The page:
Variable speed inverter drives (VSDs) have grown in popularity as they offer many advantages to the installer and also the user. According to the Lapp Group, in some applications, the correct VSD cable is also a crucial component to consider. It is important to appreciate that many inverter drive manufacturers do not provide enough guidance on cabling and leave it up to the installation engineer on site. Here, Lapp identifies four potential problem areas and how to address them.
Is that the correct VSD cable?
Electromagnetic Interference (EMI)
Industrial factory floor applications are producing overall high levels of electrical noise. It appears either by radiation or conduction as electromagnetic interference (EMI), and can disrupt the operation of some equipment. The steel braiding on SWA or SY cable offers mechanical protection but is transparent to electromagnetic energy. In fact, even some copper screened CY cable may not be suitable. In these situations, specific motor cable with at least 85% copper braiding (some cables only offer 60%), to combat the effects of EMI.
Reflected Wave Voltage
Some of the inverter output reflects back from the motor back toward the inverter drive. This can cause a standing wave to form (depending on the distance and switching frequency). Voltage from the inverter pulse combined with the reflected wave increases the voltage to the motor. At more than 5 meters, this can mean that an original 460V RMS output can exceed 2000V at the motor. Again, it is important to use specific motor cable with 600/1000V rating (standard CY cable is only 300V). Moreover, high voltage spikes cause strong electric fields and in long cable lengths, and some cable cores can cause an earth build-up.
Current-related bearing failures can occur due to a flow of current generated within a motor. Although low, the incidence of damage they can cause has increased due to the growing use of modern variable speed drives. Their fast-rising voltage pulses and high switching frequencies can cause current pulses through the bearings, and this repeated discharging can erode the bearing races. To avoid this damage occurring needs an earthing system that returns the stray current back to the inverter frame. Using a 3+3 symmetry earth configuration will achieve this.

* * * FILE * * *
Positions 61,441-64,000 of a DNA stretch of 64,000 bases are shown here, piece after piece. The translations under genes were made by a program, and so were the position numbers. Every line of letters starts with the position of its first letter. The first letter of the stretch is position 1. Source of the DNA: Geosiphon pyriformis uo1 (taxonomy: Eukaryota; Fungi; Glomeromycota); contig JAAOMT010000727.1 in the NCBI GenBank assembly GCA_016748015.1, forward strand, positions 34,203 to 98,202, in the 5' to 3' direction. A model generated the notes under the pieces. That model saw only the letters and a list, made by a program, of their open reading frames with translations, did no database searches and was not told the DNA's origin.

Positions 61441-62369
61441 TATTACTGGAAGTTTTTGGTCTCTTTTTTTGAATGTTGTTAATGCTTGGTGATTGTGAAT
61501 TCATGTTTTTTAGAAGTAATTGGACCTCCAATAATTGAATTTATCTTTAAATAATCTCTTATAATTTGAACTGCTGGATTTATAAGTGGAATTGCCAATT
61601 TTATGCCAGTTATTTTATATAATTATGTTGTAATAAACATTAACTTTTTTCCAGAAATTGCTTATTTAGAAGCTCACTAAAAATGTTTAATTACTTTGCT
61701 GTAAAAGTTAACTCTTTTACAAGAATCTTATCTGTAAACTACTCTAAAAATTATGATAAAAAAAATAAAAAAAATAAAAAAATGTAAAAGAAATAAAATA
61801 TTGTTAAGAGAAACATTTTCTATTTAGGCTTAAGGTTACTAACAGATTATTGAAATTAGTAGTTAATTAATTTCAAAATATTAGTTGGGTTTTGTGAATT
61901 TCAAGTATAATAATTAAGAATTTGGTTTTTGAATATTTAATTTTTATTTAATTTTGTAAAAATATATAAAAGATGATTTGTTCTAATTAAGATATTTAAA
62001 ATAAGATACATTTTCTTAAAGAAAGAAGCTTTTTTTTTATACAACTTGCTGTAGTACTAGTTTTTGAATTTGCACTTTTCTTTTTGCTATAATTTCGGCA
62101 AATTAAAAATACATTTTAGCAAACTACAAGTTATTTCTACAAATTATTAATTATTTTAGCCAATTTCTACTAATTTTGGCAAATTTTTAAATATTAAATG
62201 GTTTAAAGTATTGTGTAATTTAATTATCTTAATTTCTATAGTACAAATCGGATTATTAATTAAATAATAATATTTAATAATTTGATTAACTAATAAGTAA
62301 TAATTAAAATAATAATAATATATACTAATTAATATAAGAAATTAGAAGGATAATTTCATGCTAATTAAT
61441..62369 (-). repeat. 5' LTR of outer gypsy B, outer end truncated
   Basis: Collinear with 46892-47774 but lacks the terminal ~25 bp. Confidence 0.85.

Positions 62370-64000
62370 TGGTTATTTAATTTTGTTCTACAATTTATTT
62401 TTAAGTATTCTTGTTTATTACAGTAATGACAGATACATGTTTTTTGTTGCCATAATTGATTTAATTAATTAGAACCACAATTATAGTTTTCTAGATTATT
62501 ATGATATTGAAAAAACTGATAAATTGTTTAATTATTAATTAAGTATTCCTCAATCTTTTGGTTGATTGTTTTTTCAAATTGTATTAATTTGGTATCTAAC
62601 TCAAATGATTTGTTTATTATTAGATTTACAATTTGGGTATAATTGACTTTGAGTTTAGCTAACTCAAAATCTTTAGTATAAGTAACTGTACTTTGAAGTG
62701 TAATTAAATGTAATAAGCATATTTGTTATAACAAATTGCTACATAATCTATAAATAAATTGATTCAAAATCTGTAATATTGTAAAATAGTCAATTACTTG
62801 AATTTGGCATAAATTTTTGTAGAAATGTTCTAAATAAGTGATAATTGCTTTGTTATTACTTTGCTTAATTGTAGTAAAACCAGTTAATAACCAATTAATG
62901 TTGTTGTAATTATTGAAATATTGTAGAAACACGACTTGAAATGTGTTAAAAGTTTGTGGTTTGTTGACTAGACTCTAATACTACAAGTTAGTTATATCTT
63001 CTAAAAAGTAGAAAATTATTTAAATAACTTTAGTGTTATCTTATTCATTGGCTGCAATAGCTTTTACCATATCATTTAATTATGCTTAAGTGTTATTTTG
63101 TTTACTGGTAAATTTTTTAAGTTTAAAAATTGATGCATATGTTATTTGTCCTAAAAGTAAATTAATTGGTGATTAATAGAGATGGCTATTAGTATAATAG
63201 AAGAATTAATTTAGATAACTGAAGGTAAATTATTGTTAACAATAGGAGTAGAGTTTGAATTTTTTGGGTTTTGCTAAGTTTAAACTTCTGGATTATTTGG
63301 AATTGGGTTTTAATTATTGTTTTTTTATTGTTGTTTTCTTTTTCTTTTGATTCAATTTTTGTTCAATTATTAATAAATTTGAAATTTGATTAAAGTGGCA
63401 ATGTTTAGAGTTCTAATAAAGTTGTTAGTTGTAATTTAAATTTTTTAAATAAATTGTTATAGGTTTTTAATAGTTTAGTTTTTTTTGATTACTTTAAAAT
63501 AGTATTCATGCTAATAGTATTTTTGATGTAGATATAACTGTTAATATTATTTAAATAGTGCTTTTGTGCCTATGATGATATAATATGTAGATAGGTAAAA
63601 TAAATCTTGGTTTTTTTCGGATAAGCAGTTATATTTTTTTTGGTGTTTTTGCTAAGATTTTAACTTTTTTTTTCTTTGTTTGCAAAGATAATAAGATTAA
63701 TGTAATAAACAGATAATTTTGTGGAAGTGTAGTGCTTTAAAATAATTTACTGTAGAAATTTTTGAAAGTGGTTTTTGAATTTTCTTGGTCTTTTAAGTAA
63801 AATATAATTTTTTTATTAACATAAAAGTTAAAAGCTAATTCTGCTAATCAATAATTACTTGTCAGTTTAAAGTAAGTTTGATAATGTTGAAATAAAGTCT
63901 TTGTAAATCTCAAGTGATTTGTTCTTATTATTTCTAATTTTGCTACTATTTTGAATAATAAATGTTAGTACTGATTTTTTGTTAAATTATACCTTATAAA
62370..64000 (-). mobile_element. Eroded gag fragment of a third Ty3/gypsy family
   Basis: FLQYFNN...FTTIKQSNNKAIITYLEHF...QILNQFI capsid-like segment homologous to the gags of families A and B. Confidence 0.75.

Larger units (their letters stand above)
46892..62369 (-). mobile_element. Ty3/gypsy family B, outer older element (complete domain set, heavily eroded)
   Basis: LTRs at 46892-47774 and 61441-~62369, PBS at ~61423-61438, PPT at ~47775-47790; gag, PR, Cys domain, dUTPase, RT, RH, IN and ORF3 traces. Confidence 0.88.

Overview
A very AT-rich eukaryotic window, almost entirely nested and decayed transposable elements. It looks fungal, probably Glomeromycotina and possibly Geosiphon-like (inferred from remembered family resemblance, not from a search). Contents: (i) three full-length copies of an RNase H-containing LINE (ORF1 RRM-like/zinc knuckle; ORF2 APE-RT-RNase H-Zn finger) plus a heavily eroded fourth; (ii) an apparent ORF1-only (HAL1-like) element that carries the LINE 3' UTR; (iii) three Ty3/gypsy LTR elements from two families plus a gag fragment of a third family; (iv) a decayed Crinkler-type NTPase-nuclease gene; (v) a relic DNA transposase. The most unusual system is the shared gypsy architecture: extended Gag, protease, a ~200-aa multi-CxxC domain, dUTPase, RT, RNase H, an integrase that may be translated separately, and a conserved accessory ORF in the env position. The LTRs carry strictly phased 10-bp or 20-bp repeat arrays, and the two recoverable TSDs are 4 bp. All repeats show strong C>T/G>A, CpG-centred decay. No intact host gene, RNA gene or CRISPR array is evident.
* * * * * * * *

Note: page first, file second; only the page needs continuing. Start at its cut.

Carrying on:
Cable capacitance effect
As well as the peak voltage, consideration of the instantaneous peak current is also required. At each inverter output pulse, the distributed cable capacitance charges and discharges. For small motors with long cables, the cable charging currents may be of the same order as the motor rated current!
Cable charging currents may cause nuisance inverter overcurrent tripping. For each inverter frame size, there is a maximum cable length for both shielded (braided or armoured) or unshielded cables. These and may vary from 10 m on small drives to above 250 m on high power drives. Measures such as reactors, transformers or filters will help extend the maximum cable length.
Using the correct VSD cable designed for high power drive systems simplifies the selection of suitable cables by addressing these issues. Examples of these include the OLFLEX® Servo 2YSLCY-JB from Lapp Group. They are EMC optimised motor cables for power drive systems to EN 61800-3. Their low capacitance design allows longer cable runs and high-power transmission for larger drives. Finally, compatible compression glands from the SKINTOP® MS-M Brush are also suitable for use with the installation of variable frequency drives